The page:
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Who Can Help Me With College as the First in My Family to Attend?

Being a first-generation college student doesn't have to be overwhelming and intimidating. Here's some expert advice on who can guide you through it all.

Ciera GrahamDr. Ciera Graham
K–12 Manager
City of Seattle
Being the first in your family to apply to and attend college can bring many questions and anxieties. Whether you’re starting at a community college or four-year university, being the first to pursue higher education can instill a sense of pride in both you and your family. As a college student, you’ll encounter challenges from meeting new peers, living in a new space, taking higher-level courses, and balancing the demands of school, work, and home life. But there are plenty of resources out there to support your transition to the college environment. Here are a few key people who can help you with the process.

  • Your school counselor: Every student should have a high school counselor to help them navigate the high school journey. This person is also here to provide you with transitional support as you think about your career goals, create your college list, and prepare for the application process.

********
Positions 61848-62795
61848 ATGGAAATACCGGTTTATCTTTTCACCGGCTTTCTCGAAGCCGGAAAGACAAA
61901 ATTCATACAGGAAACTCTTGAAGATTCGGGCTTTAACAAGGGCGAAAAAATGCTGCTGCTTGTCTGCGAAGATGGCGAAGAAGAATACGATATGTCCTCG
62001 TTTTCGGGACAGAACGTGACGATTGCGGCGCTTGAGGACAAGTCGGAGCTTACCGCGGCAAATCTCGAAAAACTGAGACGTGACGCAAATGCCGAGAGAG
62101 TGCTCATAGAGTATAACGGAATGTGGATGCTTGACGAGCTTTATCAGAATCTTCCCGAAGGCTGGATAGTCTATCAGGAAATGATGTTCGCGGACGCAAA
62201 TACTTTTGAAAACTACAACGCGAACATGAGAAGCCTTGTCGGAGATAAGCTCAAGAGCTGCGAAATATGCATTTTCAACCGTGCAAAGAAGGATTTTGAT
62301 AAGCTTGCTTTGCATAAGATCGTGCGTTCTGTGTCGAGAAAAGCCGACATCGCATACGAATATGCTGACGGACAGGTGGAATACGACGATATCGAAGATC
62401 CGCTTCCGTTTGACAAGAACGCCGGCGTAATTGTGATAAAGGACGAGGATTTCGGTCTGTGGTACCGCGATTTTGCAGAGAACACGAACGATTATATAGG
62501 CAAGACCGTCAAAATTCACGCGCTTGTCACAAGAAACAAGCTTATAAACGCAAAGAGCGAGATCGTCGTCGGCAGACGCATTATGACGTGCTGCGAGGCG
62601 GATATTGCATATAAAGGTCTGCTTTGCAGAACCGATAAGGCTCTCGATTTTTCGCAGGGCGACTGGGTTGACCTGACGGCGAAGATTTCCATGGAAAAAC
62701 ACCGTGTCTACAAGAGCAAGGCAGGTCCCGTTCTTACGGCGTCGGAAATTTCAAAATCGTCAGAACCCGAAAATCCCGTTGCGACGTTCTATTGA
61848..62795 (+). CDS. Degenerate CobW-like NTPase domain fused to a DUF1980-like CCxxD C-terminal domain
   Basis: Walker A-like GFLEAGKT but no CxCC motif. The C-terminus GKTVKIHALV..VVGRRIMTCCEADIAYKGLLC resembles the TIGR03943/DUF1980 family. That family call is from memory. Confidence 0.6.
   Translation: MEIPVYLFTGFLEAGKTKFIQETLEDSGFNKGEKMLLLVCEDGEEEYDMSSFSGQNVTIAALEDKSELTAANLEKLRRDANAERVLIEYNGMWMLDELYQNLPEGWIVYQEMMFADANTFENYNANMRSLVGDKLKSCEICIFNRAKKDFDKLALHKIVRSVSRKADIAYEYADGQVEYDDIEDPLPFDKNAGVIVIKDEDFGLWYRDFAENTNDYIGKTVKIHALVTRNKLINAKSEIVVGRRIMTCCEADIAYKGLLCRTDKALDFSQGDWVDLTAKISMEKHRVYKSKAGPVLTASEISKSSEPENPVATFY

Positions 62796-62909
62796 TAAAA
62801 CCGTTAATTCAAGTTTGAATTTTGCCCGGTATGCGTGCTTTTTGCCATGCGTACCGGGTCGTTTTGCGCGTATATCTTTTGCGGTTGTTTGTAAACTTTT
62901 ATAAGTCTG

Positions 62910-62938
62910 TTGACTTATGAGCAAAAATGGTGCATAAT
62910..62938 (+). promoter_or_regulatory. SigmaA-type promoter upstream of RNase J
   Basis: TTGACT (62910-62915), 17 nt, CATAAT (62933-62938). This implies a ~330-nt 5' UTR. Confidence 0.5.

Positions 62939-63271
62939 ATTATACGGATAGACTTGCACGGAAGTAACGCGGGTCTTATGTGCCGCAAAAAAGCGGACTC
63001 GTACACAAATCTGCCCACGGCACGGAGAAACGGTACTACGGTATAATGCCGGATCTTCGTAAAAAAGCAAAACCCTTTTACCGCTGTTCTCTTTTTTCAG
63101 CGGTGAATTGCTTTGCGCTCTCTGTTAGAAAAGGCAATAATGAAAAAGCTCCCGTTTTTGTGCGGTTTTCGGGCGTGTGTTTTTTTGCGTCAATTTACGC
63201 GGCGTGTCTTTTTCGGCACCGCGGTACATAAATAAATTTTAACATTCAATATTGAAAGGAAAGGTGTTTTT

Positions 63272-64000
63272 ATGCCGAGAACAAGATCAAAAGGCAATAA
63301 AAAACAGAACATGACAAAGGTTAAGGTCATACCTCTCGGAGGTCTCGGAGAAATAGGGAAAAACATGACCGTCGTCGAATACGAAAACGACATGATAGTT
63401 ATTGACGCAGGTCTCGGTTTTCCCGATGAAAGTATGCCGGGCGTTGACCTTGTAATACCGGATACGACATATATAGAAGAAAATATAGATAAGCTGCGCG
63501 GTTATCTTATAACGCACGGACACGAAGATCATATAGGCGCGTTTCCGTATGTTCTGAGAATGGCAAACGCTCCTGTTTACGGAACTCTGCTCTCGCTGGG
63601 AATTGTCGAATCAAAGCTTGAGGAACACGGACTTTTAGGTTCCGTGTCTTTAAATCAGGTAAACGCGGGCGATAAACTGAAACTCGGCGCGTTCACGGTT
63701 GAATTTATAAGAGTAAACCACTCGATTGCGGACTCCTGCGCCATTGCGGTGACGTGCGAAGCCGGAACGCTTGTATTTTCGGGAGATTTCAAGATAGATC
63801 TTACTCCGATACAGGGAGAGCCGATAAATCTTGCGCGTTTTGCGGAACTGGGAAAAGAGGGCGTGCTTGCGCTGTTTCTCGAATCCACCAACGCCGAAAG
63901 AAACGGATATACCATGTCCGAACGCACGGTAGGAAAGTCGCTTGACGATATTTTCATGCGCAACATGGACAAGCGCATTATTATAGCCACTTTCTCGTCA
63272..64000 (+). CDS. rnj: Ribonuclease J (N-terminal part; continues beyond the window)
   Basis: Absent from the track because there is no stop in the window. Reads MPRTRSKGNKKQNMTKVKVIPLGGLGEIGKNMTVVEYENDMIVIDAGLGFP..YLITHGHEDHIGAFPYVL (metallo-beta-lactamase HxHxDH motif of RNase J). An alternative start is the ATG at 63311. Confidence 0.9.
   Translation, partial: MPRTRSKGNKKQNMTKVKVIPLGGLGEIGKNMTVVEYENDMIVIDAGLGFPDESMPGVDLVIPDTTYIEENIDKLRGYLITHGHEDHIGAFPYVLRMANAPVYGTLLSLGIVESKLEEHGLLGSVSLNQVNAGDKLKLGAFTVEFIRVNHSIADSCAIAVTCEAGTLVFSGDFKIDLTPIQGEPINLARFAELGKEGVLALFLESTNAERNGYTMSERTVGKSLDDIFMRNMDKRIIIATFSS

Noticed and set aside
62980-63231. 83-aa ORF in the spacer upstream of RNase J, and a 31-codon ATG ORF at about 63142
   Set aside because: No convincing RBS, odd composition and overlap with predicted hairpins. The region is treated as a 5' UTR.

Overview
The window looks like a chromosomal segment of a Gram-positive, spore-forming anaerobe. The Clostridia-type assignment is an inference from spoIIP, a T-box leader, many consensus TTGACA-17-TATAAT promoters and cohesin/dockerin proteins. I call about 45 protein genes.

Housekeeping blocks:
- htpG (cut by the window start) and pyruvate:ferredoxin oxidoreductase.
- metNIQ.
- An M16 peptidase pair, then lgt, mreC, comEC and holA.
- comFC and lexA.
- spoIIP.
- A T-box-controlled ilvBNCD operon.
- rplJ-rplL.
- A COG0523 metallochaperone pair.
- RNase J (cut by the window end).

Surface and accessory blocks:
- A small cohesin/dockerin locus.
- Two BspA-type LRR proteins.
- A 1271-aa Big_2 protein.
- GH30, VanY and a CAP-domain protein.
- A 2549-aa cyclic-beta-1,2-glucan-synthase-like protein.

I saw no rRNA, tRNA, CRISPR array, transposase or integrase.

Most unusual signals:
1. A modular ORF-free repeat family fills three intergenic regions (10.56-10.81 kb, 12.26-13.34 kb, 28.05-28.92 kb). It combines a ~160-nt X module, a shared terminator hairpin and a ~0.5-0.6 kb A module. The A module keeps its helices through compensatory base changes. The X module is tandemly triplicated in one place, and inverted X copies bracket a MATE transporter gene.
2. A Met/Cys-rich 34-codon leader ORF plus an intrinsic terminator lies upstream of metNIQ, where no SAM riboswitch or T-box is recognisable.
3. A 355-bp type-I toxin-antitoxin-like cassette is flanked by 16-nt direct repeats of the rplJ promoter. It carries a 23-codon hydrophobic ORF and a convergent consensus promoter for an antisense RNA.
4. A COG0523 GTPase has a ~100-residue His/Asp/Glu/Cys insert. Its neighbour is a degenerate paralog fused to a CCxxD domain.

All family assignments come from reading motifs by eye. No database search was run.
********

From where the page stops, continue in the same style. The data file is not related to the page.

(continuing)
• Your college and career center: Some high schools may also have a college and career center that helps students apply and plan for college. These centers typically also host college fairs and tours. Visit your school’s center and inquire about opportunities to visit colleges.
  • Your teachers: While their primary goal is to teach a particular subject, most teachers are also invested in your success. Consider asking if they have time to have a conversation so you can learn about college culture and how to succeed when you get there. They can also serve as a great reference for you by writing a recommendation letter.
  • Admission counselors at colleges: Admission counselors play an extraordinary role in helping guide high school students through the application and enrollment process. They can also help connect you to financial aid and scholarship opportunities. Once you have your list of schools identified, contact the admission office at each one and see what support they provide to high school students. They may even offer resources just for first-generation students.

As the first person in your family to go to college, don’t feel as if you must prepare alone. There are plenty of people available to support you throughout this journey—you just have to be willing to take the first step in connecting with them.

Looking for more comprehensive advice on getting through the admission process? Check out our article First-Gen Students: How to Navigate the College Search to arm yourself with knowledge.

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